• A Tharu village, therefore, represents a closely-knit society unites of which have developed a bond of fellowship and corporate life through mutual obligations and co-partnership.
  • The ‘Panchayat’ is the only powerful tribunal for deciding serious disputes among the community.
  • The Panchayat is constituted of the representatives of both the contending parties and a  ‘Sarpanch’.
  • The decisions given by the Panchayat are binding on both the parties. The tribal  Panchayat is still recognized by the Government.

HOUSE

  • The Tharus are famous for their clean houses. Generally, Tharus build their house by  Mud, Wood and Grass.
  • The Tharus houses are always cool in summer and hot in winter, it is a specialty of Tharu houses.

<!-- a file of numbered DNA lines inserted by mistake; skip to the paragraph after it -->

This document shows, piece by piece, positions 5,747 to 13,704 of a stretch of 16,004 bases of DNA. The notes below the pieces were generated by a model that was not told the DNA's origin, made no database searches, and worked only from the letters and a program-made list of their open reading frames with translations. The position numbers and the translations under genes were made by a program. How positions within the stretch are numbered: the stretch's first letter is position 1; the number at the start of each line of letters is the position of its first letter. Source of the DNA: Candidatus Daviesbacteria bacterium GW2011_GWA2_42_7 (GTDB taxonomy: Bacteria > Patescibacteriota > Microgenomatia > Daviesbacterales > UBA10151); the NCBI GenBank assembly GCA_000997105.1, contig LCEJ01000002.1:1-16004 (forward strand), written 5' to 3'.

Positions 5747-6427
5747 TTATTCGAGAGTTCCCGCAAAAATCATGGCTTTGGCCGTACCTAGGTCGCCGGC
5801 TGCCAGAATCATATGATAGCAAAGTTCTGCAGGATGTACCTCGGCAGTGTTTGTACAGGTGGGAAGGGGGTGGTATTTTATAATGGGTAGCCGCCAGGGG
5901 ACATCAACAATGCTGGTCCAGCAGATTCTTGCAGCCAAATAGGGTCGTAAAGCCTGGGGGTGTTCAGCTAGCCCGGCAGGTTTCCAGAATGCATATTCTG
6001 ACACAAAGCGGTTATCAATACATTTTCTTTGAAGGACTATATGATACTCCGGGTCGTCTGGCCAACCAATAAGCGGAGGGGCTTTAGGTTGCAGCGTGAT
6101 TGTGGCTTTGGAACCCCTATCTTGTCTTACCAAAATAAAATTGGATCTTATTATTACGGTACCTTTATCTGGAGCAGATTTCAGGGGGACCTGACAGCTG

• Each house with its field and a vegetable garden is a detached residence with a narrow or a broad alley separating it forms the adjacent houses.
  • The house must face the east to bring them prosperity, which the other directions of the house do not promise.
  • The size of the house depends on the size of the family.
  • The Than (place of worship) is a must in every house.
  • On the side of the main house, the well-to-do Tharus build a Bangla (the Rest House).  Both the exterior and interior of the Tharu houses present a neat and clean appearance.  ∙
  • They are swept twice or thrice a day and the ashes and house-refuse are thrown near the cattle-sed or in fields.

THARU FAMILY 

  • The Tharu family is the nucleus of the social organization.
  •  It is patrilocal and patrilineal. Both the joint and single-family systems are found among the Tharu.
  • At present, there is a tendency towards the break-up of the joint family.